Donald Trump once questioned the wisdom of taking vacations. "What's the point?" he asked in 2004.
But now the president is getting ready to join the annual August exodus from the town he calls "the swamp." Trump is due to set out Friday on his first extended vacation from Washington, D.C. since the inauguration — a 17-day getaway to his private golf club in central New Jersey.
The president's vacation could be driven, in part, by necessity. Everyone who works in the West Wing of the White House, including the Oval Office occupant himself, will be forced to clear out by week's end so the government can replace the balky, 27-year-old heating and cooling system.
But the White House hasn't been entertaining questions about the president's August plans.
Asked whether Trump would be leaving Washington this month, given his recent warning that Congress should stick around until it votes on healthcare legislation, White House spokeswoman Sarah Huckabee Sanders said Tuesday: "We'll continue to keep you guys updated on his August schedule as those details are finalized."
Trump likes to tout his disdain for taking vacations, when the truth is he takes them constantly.
"Don't take vacations. What's the point? If you're not enjoying your work, you're in the wrong job," Trump wrote in his 2004 book, Trump: Think Like a Billionaire.
He told Larry King in an interview that year that "most of the people I know that are successful really don't take vacations. Their business is their vacation. I rarely leave. You know that," Trump said. "You and I are friends. How often do you see me going away?"
Actually, Trump gets out of town quite often. So far, he has spent 13 of his 28 weekends in office away from the White House, mostly at his properties in Palm Beach, Florida and Bedminster, NJ, according to an Associated Press count. The figures include a weekend of official travel overseas and Father's Day weekend at Camp David, the government-owned presidential retreat in Maryland.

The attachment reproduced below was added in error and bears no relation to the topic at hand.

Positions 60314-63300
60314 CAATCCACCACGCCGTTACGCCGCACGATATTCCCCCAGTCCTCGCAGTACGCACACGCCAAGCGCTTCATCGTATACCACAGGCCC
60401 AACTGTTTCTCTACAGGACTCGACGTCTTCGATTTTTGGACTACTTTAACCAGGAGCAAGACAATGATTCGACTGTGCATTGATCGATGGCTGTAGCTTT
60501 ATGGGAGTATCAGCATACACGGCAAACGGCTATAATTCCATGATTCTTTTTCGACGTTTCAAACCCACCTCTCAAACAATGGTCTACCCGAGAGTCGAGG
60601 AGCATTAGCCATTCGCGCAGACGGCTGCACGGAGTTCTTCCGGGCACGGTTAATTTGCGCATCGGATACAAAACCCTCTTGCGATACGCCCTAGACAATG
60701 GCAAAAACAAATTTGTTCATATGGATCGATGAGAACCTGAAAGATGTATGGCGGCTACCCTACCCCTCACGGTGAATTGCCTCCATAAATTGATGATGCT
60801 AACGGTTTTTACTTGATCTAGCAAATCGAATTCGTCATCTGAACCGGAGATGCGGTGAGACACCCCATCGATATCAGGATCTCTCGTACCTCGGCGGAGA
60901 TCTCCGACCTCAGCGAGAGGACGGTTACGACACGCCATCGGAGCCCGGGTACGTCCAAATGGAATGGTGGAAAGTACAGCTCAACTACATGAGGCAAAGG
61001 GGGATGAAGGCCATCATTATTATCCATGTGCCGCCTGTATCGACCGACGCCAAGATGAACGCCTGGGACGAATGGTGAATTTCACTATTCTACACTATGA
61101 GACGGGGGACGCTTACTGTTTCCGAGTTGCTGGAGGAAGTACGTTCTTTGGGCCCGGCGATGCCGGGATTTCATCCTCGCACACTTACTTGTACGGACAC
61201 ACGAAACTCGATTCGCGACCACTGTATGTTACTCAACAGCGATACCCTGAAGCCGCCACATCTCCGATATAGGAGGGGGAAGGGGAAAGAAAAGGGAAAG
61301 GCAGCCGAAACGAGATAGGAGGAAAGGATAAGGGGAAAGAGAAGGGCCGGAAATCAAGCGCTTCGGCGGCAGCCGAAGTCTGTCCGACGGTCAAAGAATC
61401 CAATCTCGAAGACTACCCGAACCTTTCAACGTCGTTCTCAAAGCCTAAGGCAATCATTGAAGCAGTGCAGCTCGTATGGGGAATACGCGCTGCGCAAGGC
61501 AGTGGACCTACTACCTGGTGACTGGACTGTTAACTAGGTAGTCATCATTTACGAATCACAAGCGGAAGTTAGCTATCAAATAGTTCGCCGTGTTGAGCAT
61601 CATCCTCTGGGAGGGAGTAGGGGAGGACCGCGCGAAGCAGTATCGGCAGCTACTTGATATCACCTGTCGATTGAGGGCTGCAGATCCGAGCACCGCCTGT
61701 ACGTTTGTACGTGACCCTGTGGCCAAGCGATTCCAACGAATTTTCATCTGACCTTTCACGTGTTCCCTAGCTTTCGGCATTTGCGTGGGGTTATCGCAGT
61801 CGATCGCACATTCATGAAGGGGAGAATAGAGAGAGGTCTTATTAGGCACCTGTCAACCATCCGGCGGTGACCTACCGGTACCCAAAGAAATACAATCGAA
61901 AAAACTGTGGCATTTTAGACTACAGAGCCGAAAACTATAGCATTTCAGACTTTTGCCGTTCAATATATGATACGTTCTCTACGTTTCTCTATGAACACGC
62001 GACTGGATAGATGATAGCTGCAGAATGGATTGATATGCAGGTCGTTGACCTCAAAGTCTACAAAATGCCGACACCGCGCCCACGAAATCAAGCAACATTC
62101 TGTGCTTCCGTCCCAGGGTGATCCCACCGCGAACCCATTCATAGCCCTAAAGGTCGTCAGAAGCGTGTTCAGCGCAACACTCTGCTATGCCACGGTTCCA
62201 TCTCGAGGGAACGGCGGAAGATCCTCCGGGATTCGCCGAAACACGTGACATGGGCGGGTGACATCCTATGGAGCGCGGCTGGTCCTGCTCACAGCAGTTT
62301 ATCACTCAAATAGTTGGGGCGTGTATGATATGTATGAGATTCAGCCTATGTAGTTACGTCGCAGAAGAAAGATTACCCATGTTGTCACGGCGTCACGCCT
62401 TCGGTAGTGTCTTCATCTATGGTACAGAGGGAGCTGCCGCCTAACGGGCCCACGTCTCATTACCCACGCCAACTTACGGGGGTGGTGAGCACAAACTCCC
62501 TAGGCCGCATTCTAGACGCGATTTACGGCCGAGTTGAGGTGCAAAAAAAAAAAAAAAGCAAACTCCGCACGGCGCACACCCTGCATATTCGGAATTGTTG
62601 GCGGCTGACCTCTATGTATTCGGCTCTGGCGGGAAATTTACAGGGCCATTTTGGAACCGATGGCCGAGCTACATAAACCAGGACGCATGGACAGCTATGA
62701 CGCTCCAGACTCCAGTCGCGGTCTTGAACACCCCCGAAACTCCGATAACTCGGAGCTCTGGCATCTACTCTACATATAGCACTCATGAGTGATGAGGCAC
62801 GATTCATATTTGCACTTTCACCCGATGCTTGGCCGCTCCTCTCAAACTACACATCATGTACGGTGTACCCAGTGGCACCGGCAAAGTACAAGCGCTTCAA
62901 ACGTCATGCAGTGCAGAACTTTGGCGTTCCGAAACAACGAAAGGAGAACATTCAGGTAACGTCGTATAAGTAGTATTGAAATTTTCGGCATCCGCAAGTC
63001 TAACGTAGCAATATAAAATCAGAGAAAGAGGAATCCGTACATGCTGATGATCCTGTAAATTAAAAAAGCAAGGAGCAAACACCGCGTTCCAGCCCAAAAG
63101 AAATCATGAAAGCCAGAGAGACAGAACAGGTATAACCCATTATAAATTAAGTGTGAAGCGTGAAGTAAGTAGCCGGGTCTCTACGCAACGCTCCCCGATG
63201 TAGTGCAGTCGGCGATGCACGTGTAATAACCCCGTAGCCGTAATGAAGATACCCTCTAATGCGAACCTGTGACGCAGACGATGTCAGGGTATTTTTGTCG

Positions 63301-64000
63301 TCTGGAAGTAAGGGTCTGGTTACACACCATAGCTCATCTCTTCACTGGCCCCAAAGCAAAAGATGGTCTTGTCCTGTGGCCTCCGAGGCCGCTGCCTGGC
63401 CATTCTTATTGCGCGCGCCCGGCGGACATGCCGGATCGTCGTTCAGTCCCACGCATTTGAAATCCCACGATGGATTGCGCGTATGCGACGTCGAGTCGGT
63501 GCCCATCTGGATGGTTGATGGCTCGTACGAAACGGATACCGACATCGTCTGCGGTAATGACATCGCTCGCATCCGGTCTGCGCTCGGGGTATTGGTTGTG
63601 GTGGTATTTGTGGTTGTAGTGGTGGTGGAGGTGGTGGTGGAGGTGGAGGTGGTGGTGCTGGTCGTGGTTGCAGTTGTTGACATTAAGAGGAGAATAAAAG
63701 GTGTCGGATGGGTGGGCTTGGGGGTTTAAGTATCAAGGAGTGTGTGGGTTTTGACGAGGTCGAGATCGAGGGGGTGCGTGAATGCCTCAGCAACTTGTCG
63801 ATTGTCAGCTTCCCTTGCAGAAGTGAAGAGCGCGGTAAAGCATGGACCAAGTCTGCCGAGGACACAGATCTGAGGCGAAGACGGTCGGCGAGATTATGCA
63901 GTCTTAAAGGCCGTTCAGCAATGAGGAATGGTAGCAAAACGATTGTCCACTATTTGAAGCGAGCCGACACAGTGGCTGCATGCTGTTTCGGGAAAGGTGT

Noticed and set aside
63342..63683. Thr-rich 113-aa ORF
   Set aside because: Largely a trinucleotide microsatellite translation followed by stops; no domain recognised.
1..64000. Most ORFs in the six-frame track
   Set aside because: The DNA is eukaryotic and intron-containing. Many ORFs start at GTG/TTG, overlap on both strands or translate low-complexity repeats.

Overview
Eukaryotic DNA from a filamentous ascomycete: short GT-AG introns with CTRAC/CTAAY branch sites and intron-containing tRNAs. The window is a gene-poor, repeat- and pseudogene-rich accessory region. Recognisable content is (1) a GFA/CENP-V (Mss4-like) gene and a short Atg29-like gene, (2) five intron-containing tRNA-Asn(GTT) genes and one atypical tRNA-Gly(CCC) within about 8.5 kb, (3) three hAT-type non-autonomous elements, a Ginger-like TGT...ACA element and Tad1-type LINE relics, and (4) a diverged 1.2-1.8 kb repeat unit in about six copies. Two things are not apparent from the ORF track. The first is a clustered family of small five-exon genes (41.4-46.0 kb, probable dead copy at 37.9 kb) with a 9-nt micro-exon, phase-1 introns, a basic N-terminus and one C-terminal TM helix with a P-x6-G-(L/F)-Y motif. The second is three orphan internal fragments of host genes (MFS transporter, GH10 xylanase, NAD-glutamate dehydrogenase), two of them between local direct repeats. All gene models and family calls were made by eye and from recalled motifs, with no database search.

Contrast Trump's own getaways with his criticism of President Obama's vacations and frequent golf outings before and during last year's presidential campaign.
"@BarackObama played golf yesterday. Now he heads to a 10 day vacation in Martha's Vineyard. Nice work ethic," Trump tweeted in August 2011.
Trump said last year he would be too busy for golf if he became president. "I'm going to be working for you, I'm not going to have time to go play golf," he told supporters in Virginia.
But he plays golf whenever he's at his clubs; sometimes it's the full 18 holes, other times less. His staff rarely acknowledges that he plays, even when photos of him on the course pop up on social media.
Presidents have been escaping Washington's summer heat and humidity for a long time. Harry Truman played poker on the porch in Key West, FL. Ronald Reagan rode horses at his mountain ranch in California.
Bill Clinton and Barack Obama both spent August vacations on Martha's Vineyard, the tiny Massachusetts island that serves as a summer playground for the rich and famous. George W. Bush retreated to his secluded Crawford, TX ranch to clear brush and ride his mountain bike.
Trump isn't the exception — even if he has preached for years that vacations are useless and a waste of taxpayer money.